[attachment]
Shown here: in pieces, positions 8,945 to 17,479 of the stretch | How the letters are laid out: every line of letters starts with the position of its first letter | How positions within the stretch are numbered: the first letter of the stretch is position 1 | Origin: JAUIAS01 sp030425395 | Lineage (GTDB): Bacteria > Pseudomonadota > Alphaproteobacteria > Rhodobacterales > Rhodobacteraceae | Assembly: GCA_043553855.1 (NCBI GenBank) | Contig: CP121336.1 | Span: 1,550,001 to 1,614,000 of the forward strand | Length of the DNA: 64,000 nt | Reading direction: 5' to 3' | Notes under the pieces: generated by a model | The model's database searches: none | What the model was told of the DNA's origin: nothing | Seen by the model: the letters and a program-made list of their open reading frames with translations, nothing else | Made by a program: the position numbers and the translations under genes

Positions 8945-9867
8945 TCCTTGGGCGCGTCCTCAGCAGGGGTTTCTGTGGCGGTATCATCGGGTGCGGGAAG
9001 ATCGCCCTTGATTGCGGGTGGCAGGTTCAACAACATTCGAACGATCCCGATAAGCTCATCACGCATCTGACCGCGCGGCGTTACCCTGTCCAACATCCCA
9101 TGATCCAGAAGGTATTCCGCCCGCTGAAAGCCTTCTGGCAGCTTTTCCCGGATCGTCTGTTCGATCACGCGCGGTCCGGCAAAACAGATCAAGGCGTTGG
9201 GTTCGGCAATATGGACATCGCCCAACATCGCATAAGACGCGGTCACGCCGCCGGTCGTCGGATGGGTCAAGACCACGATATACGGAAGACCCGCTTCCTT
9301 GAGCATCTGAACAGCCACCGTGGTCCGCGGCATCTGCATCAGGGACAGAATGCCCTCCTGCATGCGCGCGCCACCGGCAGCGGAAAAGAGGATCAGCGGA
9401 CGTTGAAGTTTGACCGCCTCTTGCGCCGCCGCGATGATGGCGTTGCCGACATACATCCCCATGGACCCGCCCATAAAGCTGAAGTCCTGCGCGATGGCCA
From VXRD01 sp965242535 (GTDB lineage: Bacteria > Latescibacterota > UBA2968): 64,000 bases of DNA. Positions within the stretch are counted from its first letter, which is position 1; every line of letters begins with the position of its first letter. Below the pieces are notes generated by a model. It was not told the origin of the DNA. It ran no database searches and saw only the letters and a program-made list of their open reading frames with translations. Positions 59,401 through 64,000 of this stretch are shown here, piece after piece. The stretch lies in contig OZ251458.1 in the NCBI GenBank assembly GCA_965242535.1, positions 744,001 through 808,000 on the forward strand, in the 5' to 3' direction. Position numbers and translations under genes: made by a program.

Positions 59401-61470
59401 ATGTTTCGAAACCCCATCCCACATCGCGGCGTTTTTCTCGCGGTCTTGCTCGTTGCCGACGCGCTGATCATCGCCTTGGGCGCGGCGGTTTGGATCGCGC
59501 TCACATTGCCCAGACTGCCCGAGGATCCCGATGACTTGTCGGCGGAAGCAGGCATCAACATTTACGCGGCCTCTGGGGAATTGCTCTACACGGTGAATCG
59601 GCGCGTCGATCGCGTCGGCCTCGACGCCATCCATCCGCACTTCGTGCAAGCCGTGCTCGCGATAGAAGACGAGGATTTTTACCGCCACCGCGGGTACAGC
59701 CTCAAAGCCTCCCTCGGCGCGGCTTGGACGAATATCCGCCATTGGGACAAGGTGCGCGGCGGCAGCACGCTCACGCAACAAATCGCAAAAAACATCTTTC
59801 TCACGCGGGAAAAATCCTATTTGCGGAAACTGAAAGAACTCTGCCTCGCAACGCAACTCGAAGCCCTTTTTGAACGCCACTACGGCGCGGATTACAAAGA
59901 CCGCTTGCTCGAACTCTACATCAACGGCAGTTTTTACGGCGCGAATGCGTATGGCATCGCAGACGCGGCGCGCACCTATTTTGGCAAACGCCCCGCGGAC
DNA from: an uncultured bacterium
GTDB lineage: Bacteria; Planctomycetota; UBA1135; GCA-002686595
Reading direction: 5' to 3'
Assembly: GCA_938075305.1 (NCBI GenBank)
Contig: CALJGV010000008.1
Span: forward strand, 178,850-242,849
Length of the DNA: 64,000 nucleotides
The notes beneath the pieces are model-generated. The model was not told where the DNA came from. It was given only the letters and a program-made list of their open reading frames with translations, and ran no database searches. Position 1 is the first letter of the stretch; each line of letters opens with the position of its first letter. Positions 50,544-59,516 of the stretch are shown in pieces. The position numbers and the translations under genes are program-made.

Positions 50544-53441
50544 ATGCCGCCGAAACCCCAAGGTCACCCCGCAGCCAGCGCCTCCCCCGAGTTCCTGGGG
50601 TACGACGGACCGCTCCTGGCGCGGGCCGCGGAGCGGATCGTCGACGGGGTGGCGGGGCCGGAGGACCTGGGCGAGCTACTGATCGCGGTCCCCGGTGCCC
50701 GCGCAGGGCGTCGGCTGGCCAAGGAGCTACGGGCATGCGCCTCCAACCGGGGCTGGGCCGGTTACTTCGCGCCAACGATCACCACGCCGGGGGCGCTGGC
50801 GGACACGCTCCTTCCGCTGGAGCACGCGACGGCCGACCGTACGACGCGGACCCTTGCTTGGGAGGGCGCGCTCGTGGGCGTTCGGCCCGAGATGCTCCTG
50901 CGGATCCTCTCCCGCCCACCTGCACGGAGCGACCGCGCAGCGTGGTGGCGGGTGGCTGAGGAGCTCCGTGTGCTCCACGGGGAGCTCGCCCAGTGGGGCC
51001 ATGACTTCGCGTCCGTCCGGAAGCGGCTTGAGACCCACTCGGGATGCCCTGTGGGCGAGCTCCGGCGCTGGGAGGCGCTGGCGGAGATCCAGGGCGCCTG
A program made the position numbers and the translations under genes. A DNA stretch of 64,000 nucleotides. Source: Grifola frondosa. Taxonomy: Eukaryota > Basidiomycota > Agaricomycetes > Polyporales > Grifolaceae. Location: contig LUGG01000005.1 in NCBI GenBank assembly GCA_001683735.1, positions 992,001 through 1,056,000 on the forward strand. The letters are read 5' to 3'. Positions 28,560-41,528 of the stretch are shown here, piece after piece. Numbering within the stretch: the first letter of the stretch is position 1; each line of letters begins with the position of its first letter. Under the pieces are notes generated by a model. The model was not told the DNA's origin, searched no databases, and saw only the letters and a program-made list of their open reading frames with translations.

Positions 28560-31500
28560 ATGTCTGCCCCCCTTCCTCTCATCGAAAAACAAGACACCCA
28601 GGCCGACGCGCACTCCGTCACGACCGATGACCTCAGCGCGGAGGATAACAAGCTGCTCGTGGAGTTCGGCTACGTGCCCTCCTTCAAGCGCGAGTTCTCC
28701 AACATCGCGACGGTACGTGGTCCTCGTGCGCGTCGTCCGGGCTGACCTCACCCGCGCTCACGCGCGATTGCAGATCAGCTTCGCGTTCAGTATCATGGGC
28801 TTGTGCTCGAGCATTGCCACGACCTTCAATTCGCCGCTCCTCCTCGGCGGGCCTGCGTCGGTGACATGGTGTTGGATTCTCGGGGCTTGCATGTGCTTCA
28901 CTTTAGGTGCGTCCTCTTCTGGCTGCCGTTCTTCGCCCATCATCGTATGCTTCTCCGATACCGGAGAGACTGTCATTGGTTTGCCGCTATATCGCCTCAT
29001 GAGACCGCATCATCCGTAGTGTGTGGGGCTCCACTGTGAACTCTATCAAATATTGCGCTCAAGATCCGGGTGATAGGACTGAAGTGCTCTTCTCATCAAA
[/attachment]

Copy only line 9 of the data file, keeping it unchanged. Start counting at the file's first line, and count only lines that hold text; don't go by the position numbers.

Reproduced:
From VXRD01 sp965242535 (GTDB lineage: Bacteria > Latescibacterota > UBA2968): 64,000 bases of DNA. Positions within the stretch are counted from its first letter, which is position 1; every line of letters begins with the position of its first letter. Below the pieces are notes generated by a model. It was not told the origin of the DNA. It ran no database searches and saw only the letters and a program-made list of their open reading frames with translations. Positions 59,401 through 64,000 of this stretch are shown here, piece after piece. The stretch lies in contig OZ251458.1 in the NCBI GenBank assembly GCA_965242535.1, positions 744,001 through 808,000 on the forward strand, in the 5' to 3' direction. Position numbers and translations under genes: made by a program.